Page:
Bad times for cowboys

SCOTT FISHER -- Sun Media

, Last Updated: 7:24 AM ET

Cloverdale's decision to ban calf roping and steer wrestling isn't sitting well with Alberta cowboys.

Canada's fifth-largest rodeo decided to pull the plug on the two major events, as well as team roping and wild cow milking, after a calf was euthanized over the weekend.

The Cloverdale committee, which has been under intense pressure from animal rights activists in recent years, insisted its decision was not based on outside influence.

But timed-event cowboys aren't buying it.

Airdrie's Jeff Chapman, the 2005 Canadian roping champion, said the committee clearly buckled to activists and Surrey's city council.

"If they're not bowing to pressure, why are they cancelling the timed events?" the four-time NFR qualifier said.

"If it's a zebra, it's a zebra. It's not a quarter horse, it's a zebra. It's the loudest person in the room who's going to be heard. (The activists) are trying to be that 800-pound gorilla in the corner and they're not that big."

Calgarian Lee Graves, the 2005 world champion steer wrestler, said he was disappointed with the decision.

"If you want to be the best of the best committees, you have to act like it," Graves said. "React to situations but don't overreact.

"City council had a meeting after the incident with the calf and they were wanting to shut the rodeo down immediately."

Chapman heard the same rumour.

"I thought to myself 'this rodeo brings in over a million dollars,' " Chapman said. "They're not going to cancel a damn thing.

"(The committee) is under a lot of heavy scrutiny out there. But rain, snow or shine, the stands are full with people who love rodeo at that place.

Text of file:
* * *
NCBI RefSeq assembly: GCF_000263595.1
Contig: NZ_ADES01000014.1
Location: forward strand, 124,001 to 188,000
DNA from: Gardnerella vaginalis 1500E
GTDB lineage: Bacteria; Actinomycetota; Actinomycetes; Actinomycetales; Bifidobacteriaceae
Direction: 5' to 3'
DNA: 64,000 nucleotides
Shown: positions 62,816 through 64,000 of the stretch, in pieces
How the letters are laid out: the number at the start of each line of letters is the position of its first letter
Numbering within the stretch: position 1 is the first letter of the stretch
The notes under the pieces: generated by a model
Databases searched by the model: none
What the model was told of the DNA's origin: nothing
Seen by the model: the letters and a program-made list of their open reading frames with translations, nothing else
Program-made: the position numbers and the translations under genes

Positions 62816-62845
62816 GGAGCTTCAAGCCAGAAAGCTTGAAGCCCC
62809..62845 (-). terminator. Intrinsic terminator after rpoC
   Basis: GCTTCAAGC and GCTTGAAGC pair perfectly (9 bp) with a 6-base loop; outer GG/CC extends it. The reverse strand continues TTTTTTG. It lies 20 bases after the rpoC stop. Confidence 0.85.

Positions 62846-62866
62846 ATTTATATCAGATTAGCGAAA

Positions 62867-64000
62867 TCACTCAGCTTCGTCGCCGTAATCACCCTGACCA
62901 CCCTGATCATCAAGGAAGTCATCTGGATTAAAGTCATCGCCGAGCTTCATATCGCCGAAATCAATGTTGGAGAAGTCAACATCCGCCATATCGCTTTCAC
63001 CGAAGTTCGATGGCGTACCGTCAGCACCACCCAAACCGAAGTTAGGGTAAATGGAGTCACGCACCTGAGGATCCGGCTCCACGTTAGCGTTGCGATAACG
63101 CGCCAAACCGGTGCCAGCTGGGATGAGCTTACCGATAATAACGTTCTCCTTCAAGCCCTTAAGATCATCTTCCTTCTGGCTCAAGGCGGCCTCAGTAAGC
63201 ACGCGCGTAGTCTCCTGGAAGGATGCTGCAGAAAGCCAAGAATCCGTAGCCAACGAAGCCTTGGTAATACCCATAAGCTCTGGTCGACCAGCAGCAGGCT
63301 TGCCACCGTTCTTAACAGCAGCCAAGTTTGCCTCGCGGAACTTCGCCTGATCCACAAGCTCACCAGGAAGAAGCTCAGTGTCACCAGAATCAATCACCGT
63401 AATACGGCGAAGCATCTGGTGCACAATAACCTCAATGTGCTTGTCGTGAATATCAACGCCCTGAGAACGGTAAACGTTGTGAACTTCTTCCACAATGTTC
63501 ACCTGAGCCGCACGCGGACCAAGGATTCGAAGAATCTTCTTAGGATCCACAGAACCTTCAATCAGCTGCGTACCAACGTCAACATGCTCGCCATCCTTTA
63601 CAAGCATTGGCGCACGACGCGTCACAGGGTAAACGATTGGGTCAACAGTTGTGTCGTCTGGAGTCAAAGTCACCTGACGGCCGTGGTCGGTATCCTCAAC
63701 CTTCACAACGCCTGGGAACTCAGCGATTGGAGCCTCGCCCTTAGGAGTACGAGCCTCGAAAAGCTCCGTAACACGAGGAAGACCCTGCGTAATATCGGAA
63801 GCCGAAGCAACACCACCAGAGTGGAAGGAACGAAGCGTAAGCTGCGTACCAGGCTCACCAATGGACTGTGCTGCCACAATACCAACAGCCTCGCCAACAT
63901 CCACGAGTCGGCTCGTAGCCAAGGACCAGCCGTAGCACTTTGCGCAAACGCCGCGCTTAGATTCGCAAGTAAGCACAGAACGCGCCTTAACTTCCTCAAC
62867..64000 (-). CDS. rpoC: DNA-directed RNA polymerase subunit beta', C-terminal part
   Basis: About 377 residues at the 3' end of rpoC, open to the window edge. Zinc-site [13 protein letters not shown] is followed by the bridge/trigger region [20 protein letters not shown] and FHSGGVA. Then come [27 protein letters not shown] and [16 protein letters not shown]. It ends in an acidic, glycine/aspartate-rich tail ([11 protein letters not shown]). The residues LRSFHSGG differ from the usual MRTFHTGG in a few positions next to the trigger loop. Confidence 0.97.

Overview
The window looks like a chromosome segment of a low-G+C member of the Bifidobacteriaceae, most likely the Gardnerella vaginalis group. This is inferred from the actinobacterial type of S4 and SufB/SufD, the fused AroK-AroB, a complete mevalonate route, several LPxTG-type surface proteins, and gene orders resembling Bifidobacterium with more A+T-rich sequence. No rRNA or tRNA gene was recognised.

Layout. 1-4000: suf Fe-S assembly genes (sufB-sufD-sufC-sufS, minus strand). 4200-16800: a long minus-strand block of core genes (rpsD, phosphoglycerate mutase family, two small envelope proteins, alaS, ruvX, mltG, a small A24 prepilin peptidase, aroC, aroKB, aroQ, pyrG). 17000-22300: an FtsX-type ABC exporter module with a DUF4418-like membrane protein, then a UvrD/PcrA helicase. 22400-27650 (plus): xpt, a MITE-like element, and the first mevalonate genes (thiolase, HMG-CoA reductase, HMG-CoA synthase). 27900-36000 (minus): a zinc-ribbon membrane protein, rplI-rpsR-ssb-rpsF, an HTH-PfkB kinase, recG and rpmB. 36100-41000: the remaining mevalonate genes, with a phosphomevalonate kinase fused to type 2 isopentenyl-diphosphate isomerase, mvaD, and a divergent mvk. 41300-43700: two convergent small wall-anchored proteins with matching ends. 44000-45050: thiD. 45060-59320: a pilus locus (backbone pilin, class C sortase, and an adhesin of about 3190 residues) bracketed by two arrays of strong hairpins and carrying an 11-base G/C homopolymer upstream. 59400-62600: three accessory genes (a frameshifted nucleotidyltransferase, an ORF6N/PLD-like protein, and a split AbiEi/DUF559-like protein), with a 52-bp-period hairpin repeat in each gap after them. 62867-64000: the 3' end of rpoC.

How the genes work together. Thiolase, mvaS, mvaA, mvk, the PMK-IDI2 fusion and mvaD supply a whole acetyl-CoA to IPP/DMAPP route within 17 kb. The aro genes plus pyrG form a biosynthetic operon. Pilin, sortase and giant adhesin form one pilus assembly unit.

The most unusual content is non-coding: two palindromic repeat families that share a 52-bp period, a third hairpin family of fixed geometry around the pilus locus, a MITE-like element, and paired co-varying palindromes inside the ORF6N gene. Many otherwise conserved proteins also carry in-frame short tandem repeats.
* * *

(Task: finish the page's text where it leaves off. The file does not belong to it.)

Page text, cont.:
"I was there one day when the protesters were hauled out and the fans booed them.

"You're letting a few people dictate what happens in our way of life and I don't agree with that."

Chapman said Cloverdale might face additional pressure now that interest groups know thay can get their way.

"I think it's a bad situation. If they think that's going to solve their problems, they're way off. They may have just created a bigger one.

"You're talking about narrow-minded people and you're letting them get a foot in the door. It's people who are uneducated about our sport who are throwing stones at us."

Graves, a five-time Canadian champ, said he hopes other committees don't follow suit.

"There is that fear," the eight time NFR qualifyer said.

"If they start it there, where do you stop it? Everybody needs to voice their opinions, that's great.

"But what happens when a buckin' horse jumps out there and breaks his leg. Then they'll jump on that event. What happens when a bull is mis-spurred?

"Rodeo is an extreme sport. Injuries happen. Cowboys get hurt and animals get hurt. That's just the way it goes."

Graves, 36, said he doesn't see other rodeos going to a roughstock-only format.

"I don't think it will affect rodeo in the west because it's strong. It's a part of life out here, our western heritage.

"I don't think it'll affect Alberta or Calgary.

"These rodeos are getting bigger and better.

"It's all those bleeding hearts out there."

Canadian Professional Rodeo Association president Dale Leschiutta said Cloverdale could still be sanctioned by the CPRA under a clause that allows for special events.

"It allows us to look at situations like Cloverdale that don't carry all of the events," Leschiutta said. "It will be reviewed by the board on June 4."

But Leschiutta gave the impression Cloverdale would no longer be a part of the CPRA.


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